Lifestyle Interventions Help Prevent Diabetes CME

News Author: Laurie Barclay, MD
CME Author: Désirée Lie, MD, MSEd

Complete author affiliations and disclosures, and other CME information, are available at the end of this activity.

Release Date: December 3, 2003; Valid for credit through December 3, 2004

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Dec. 3, 2003 — Intensive lifestyle interventions can help prevent diabetes, according to three-year results of the Finnish Diabetes Prevention Study (DPS) study published in the December issue of Diabetes Care.

"It is evident that lifestyle intervention can prevent or at least postpone type 2 diabetes and should therefore be implemented in primary health care," write Jaana Lindström, MSC, from the National Public Health Institute in Helsinki, Finland, and colleagues. "However, the lifestyle interventions used have been either insufficiently described or not intended as conventional treatment of high-risk individuals."

In the DPS, 522 middle-aged, overweight subjects with impaired glucose tolerance were randomized to receive either usual care or intensive lifestyle intervention aimed at reducing body weight and dietary and saturated fat and increasing physical activity and dietary fiber.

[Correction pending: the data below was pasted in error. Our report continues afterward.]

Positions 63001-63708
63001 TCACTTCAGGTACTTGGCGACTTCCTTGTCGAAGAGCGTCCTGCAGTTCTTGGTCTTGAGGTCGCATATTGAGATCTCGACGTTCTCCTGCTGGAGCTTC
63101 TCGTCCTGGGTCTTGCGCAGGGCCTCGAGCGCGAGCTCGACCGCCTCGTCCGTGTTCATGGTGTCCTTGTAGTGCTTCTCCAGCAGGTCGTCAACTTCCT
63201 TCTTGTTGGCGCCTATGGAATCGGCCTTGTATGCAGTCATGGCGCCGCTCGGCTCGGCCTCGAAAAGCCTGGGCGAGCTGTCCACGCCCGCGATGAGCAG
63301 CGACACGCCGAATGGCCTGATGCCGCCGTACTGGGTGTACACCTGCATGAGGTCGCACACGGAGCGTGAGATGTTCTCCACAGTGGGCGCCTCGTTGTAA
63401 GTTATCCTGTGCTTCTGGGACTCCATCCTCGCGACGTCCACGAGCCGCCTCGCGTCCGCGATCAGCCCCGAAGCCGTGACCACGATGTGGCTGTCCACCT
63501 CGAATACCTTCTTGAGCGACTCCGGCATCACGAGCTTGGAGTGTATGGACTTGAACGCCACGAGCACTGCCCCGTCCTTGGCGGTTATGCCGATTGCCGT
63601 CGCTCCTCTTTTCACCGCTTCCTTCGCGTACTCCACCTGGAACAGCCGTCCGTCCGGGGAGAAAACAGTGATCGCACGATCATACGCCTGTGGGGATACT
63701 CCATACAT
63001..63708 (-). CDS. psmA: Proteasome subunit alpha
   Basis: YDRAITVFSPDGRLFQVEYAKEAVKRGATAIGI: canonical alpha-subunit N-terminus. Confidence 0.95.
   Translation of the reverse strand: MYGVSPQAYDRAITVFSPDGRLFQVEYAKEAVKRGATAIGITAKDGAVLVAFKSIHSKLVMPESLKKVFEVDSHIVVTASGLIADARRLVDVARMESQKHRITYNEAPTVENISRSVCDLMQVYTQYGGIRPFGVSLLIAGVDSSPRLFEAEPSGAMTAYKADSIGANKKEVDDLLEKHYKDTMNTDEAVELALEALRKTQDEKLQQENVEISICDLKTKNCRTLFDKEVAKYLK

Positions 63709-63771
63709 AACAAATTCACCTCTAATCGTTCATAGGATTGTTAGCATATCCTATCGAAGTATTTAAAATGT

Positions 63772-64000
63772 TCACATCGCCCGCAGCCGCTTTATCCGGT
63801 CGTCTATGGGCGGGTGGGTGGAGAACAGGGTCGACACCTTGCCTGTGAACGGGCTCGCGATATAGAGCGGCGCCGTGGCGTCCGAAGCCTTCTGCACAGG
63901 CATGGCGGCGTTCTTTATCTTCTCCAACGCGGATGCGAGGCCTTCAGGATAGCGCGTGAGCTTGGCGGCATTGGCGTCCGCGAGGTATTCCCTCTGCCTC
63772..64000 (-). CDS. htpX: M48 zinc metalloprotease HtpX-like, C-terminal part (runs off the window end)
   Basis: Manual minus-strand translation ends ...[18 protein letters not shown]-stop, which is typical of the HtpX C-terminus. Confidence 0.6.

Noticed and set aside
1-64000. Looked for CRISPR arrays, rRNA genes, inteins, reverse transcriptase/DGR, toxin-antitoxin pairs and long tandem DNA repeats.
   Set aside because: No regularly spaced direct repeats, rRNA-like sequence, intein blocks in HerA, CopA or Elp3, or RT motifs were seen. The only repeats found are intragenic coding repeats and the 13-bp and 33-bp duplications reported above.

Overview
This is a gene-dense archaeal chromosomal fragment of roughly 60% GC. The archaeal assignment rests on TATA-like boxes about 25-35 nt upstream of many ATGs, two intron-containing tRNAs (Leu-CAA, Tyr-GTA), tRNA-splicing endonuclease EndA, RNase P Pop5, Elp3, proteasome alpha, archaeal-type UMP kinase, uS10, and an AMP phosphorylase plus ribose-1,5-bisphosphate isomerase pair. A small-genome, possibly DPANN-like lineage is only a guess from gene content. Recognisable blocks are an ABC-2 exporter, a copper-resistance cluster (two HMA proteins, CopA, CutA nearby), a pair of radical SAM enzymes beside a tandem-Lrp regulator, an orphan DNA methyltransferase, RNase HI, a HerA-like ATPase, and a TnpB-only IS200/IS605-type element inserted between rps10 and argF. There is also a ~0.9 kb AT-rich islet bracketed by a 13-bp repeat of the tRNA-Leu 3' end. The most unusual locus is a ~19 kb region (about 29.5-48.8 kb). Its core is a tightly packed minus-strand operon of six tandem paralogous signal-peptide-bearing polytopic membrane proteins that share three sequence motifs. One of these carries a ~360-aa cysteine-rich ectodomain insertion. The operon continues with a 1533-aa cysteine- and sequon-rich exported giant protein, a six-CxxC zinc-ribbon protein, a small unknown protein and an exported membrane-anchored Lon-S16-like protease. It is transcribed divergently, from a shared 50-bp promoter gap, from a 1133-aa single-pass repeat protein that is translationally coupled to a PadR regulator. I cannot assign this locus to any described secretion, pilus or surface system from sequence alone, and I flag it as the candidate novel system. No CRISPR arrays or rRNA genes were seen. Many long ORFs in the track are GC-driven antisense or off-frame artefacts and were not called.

Both groups received general dietary and exercise advice at baseline and had an annual physical examination. In the intervention group, subjects also received additional individualized dietary counseling from a nutritionist, were offered circuit-type resistance training sessions, and were advised to increase overall physical activity. These interventions were most intensive during the first year.

The intervention group fared significantly better than the control group in each intervention goal, including weight reduction after one year (4.5 kg vs. 1.0 kg), weight reduction after three years (3.5 kg vs. 0.9 kg), and measures of glycemia and lipemia.

Study limitations include possible underreporting of dietary intake and recollection bias.

"The intensive lifestyle intervention produced long-term beneficial changes in diet, physical activity, and clinical and biochemical parameters and reduced diabetes risk," the authors write. "This type of intervention is a feasible option to prevent type 2 diabetes and should be implemented in the primary health care system.... In the long run, a lifestyle-intervention approach to weight control rather than a weight-reduction diet might be a more cost-efficient way to manage overweight in individuals at high risk for diabetes."

The Finnish Academy, the Ministry of Education, the Novo Nordisk Foundation, Yrjö Jahnsson Foundation, Juho Vainio Foundation, and the Finnish Diabetes Research Foundation supported the DPS study.

Diabetes Care. 2003;26:3230-3236

Learning Objectives

Upon completion of this activity, participants will be able to:

  • Evaluate the long-term benefits of intensive lifestyle intervention compared with usual care in the management of weight loss, diabetes prevention, and lipid outcomes.
  • Define the important characteristics of primary health care intervention in intensive lifestyle modification.

Clinical Context